Mike Oldfield’s music is particularly outstanding because of the way he explores different sounds and ideas. His most famous work, “Tubular Bells,” which most people might remember from the soundtrack of The Exorcist, is an excellent example of how Oldfield took a relatively little-known instrument and turned it into a sound that made it to the mainstream of the music scene. Following up on the success of Tubular Bells and his sequel (Tubular Bells II), Mike Oldfield created a fantastic album inspired by the 1986 novel by Arthur C. Clarke, The Songs of Distant Earth. This release was loosely inspired by the novel, but Oldfield didn’t really just want to retell the story in the same way as the book did. For this reason, he didn’t script the album to follow the plot but rather used the settings of the story as a way to get inspiration from its sci-fi settings and beautiful space-like vibes.
It was 1994 when I actually bought this CD. I remember being really excited, already being a Mike Oldfield fan! The album immediately made its way into my heart with its magical soundscapes and unique atmosphere. My brother and I actually would put on this record practically every night before going to sleep. It was our way to relax and set ourselves up for a dreamy night, kind of like floating into space, as the title might suggest.
What I love about the album is that the sci-fi sounds really influenced Oldfield to use certain types of instruments. For example, he didn’t really use the folk-inspired instruments he was famous for because they really wouldn’t fit well with the sci-fi concepts of the album. The first track, “In The Beginning,” features some amazing ambient sounds and some spoken word segments that create an immersive experience for the listener. The song “Let There Be Light” features some simple yet beautifully expressive synth pads and guitar lines, giving the track a new-age feel. With songs like Supernova and Magellan, Oldfield explored some magnificent album soundscapes, with a great combination of field recording samples and futuristic synth swells, giving the music a very inspiring and oneiric texture.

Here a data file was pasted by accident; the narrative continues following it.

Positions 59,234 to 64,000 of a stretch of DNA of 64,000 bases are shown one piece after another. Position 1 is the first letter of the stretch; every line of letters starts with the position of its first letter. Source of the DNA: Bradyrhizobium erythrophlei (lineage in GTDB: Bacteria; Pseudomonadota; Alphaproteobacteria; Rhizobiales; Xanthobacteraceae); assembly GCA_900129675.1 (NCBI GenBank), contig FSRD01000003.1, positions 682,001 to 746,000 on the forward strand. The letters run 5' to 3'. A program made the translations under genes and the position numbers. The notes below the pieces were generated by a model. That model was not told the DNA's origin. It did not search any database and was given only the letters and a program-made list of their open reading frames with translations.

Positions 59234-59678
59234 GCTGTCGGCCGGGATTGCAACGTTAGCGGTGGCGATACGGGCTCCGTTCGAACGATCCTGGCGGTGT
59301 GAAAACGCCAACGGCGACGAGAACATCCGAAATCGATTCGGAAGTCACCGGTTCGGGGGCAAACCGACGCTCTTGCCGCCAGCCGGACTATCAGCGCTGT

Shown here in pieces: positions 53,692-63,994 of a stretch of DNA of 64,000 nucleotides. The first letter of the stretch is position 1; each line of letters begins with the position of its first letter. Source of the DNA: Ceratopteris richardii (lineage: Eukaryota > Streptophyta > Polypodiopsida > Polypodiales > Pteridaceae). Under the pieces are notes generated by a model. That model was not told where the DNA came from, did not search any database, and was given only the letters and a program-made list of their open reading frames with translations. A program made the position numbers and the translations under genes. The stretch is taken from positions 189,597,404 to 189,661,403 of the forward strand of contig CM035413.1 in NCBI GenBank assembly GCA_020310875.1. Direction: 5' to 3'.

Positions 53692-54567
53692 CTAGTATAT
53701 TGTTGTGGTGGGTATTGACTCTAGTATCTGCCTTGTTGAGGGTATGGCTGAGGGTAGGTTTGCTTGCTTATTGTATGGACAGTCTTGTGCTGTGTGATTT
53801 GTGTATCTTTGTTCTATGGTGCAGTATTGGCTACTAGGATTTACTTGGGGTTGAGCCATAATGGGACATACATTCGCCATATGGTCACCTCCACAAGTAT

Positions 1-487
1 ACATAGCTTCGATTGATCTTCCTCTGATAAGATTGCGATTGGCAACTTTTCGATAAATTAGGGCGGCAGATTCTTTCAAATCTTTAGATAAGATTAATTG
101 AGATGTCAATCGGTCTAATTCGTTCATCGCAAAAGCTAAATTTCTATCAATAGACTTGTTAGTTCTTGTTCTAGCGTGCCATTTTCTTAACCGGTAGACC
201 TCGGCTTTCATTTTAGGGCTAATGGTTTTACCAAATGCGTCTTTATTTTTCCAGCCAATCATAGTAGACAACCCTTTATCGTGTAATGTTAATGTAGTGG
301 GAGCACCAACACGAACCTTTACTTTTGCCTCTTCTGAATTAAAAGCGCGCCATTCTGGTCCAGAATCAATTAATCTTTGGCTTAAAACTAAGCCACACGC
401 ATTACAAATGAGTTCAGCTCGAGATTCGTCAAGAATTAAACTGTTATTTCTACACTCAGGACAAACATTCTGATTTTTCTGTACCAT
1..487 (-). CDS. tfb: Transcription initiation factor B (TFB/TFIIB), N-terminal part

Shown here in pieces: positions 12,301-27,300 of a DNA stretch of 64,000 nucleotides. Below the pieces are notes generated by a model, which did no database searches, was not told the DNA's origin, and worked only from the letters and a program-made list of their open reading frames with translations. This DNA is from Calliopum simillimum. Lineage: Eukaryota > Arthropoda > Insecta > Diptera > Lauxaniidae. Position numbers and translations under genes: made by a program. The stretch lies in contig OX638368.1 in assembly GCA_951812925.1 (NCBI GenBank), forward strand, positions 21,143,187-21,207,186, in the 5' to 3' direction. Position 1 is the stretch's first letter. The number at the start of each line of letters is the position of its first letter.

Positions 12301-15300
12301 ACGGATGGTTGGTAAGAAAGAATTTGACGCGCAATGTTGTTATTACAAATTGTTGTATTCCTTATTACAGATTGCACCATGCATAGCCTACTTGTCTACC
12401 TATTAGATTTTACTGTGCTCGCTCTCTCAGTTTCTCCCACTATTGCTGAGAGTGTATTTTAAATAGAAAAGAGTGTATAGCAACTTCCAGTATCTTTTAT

The song “First Landing” is one of the most iconic tracks on this release, and it combines hypnotic beats with some high-pitched oscillator sounds. “Oceania” and “Only Time Will Tell” are two amazing compositions with a distinctive sound, at times renascent of artists such as Robert Fripp and Bill Frisell, only to mention a few.
The electric guitar and ethnic music influences reign supreme on “Prayer for the Earth,” a song so beautiful it just makes you want to close your eyes. The following track, “Lament for Atlantis,” has a very cinematic texture, and it feels like a truly one-of-a-kind addition to this amazing album. “The Chamber” dives deeper into ambient music influences, with a lush, understated arrangement. “Hibernaculum” is a truly special track, and it is not surprising that it is one of the most popular on the album. The song might remind you of acts such as Enigma or Vangelis due to its unique combination of electronic drums and choral vocal patterns. There is also an appearance of the famous Tubular Bells in the song “Tubular World,” an old fan—favorite.
“The Shining Ones” is one of the most experimental songs on this release, and it was quite forward-thinking for its time! The same can be said for “Crystal Clear,” which features some distinctive beats over some classic FM synth sounds. “The Sunken Forest” is one of the most immersive atmospheric moments on the album (no pun intended, given the underwater sound effects!), and “Ascension is definitely out there in terms of creating an uplifting, joyful moment that’s incredibly inspiring and galvanizing.
Lastly, the album ends with a new beginning, quite literally, as the final track is titled “A New Beginning” and highlights the hopefulness of being able to start over.